• Mary Mom would have been the first person to hold Jesus as a human baby. (Isn’t this the privilege of a mother?)
    Mary Magdalene had intended to be the last person to hold Jesus’ human body. (Had she fulfilled her plan of preparing His body for burial at the tomb, this would have been her privilege.)

  • Mary Mom anointed Jesus for life. I think Mary Mom may have anointed Jesus (with baby oil?) before she wrapped Him in warm blankets. (an assumption by author)
    Mary Magdalene desired to anoint Jesus after His death. Because she had spices with her, I believe Mary Magdalene went to the tomb to anoint Jesus’ body for burial. (see Mark 16:1)

  • Mary Mom wrapped baby Jesus in swaddling cloths before she laid Him in a manger. (see Luke 2:7)
    Although Joseph of Arimathea had already wrapped Jesus’ body in a linen cloth, I believe Mary Magdalene had intended to provide a proper burial for the crucified Christ by wrapping His body in a linen shroud. (see Mark 16:46; John 19:25)

  • Both Mary Mom and Mary Magdalene were near the cross when Jesus was crucified.  (see John 19:25)

Looking closely at the spiritual image, I see one Mary holding baby Jesus at the beginning of His life and another Mary with the intent of holding His body at the end of His life. Jesus was surrounded and held by Mary Mom and Mary Magdalene. The words of Jesus in Revelation 1:17-18 seem an accurate description of Jesus’ life,Do not be afraid. I am the first and the last. I am the Living One;  I was dead, and behold, I am alive for ever and ever!

This Sunday, we will celebrate the resurrection of Jesus Christ – the Living One. We no longer hold Jesus as a baby in our arms (as Mary Mom) and there is no need to hold His body in the grave (as Mary Magdalene).

He is risen! He is risen, indeed!

(Images provided by Pixabay.)

Sacred Fear or Scared Fear

(Click on images to find the credit for appropriate images.)

When rereading The Fear of God by John Bevere, I was reminded of the confusion that can arise concerning the word “fear.”

Several years ago, we were in Australia for my husband’s work. We stayed at an apartment that had maid service. When one of the girls saw John Bevere’s book on my table, she was very adamant that we were not to fear God. Although we both spoke English, I could not adequately explain to her the difference between sacred fear and scared fear. I wonder how many others struggle with this concept.

According to spelling, “sacred fear” and “scared fear” look similar. However, the fears described are different. Both are mentioned in scripture.

Sacred fear is a fear reserved for God who deserves our praise and worship. A person experiences awe and wonder when overcome with reverential fear.

Several Proverbs and a couple of quotes by John Bevere, help clarify the meaning of sacred fear. (or reverential fear)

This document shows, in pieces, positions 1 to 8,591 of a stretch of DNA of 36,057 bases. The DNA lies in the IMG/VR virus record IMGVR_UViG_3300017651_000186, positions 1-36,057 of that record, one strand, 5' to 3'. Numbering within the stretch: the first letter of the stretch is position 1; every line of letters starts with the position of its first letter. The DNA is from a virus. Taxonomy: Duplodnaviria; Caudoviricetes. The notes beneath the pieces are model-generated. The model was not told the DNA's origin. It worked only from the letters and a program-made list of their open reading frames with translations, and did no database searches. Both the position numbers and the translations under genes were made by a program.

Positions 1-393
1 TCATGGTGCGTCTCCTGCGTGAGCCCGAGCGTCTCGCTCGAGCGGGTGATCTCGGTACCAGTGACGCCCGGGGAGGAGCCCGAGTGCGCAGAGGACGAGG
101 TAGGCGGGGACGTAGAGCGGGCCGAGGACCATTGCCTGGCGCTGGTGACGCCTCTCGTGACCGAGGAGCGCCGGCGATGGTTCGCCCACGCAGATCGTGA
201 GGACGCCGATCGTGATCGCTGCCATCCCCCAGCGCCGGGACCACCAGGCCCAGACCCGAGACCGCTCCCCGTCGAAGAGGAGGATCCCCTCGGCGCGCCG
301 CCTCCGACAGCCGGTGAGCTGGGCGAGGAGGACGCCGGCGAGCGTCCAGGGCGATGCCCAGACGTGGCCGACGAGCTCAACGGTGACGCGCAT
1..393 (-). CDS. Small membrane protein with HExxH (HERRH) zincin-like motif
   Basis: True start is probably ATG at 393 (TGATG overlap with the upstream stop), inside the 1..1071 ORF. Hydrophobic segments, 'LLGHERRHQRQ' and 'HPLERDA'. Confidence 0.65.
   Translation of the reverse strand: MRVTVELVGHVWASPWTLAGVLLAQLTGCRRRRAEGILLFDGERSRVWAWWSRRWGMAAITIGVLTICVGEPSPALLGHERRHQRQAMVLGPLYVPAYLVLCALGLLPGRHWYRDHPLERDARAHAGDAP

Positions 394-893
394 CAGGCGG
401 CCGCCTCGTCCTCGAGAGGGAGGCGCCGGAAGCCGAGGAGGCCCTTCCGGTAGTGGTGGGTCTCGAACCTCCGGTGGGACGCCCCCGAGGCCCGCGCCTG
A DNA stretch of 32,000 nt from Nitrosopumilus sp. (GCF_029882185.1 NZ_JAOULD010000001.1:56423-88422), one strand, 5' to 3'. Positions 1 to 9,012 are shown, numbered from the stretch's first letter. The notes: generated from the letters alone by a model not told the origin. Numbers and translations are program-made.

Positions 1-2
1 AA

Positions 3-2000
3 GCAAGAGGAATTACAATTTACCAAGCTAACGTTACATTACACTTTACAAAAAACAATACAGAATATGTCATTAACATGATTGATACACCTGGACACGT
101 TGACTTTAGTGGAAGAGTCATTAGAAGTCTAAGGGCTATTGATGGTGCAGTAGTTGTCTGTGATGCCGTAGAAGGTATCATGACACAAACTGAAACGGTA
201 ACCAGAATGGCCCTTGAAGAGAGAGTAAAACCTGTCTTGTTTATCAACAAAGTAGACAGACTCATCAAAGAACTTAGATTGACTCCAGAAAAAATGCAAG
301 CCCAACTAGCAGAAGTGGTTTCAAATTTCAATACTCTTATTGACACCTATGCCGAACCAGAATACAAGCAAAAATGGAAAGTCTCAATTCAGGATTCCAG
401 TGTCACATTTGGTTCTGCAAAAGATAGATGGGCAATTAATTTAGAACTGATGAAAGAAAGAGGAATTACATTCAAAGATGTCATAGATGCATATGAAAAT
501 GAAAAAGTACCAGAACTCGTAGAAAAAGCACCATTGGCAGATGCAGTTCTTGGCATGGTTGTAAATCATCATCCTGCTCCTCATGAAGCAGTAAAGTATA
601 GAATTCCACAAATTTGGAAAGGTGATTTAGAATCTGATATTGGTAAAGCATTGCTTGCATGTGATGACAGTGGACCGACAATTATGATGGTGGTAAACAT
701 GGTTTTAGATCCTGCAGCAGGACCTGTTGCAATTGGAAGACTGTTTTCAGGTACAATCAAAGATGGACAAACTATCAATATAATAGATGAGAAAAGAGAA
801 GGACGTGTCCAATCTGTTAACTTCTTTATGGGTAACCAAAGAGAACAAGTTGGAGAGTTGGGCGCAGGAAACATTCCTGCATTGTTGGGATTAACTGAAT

Fear of the LORD is the foundation of true knowledge. – Proverbs 1:7aNLT
Fear of the LORD is the foundation of wisdom. – Proverbs 9:10a NLT
The fear of the LORD is a fountain of life. – Proverbs 14:27
The fear of the Lord is the beginning, or the starting place, of an intimate relationship with God.” – John Bevere
To fear God is to believe God. To believe God is to obey Him.” – John Bevere

Scared fear is a fear of man that causes anxiety and agitation. A person may become worried or panicky when feeling afraid.

The following scriptures reveal that scared fear can be overcome with sacred fear.

Fear of man will prove to be a snare, but whoever trusts in the LORD is kept safe. – Proverbs 29:25
The LORD is for me, so I will have no fear. What can mere people do to me?Psalm 118:6 NLT
For God has not given us a spirit of fear and timidity, but of power, love, and self- discipline. –
II Timothy 1:7 NLT
The LORD is my light and my salvation– whom shall I fear? The LORD is the stronghold of my life– of whom shall I be afraid?Psalm 27:1

Sacred fear of the Lord overpowers any scared fear of potential harm by another person. When we place a higher value upon God’s Word than man’s opinion, we turn our hearts to Him with reverential awe.

Hebrews 13:5 NLT says, “So we can say with confidence, ‘The LORD is my helper, so I will have no fear. What can mere people do to me?’” To boldly and confidently declare this statement does not mean that bad things will never happen to us. But, it does give us courage during difficult times.

Scared fear is a force that opposes the spiritual force of sacred fear. While scared fear urges us to believe what is seen and doubt the unseen, sacred fear is the result of faith – believing what is not seen. (see Hebrews 11:1)

God knows we will encounter fear. He also promises to help us overcome our fears. We can cling to  Deuteronomy 31:8, “The LORD Himself goes before you and will be with you; He will never leave you nor forsake you. Do not be afraid; do not be discouraged.”

In conclusion, we can say that sacred fear reveres the Lord while scared fear dishonors Him.

John Bevere asks, “Are my actions influenced more by God or people?”
My answer is found in Psalm 56:11, “In God I trust and am not afraid. What can man do to me?

What is your response?
If you are unsure of your answer, I encourage you to think about Isaiah 41:13, “For I am the LORD your God who takes hold of your right hand and says to you, Do not fear; I will help you.”

Sacred fear is full of awe while scared fear is awful.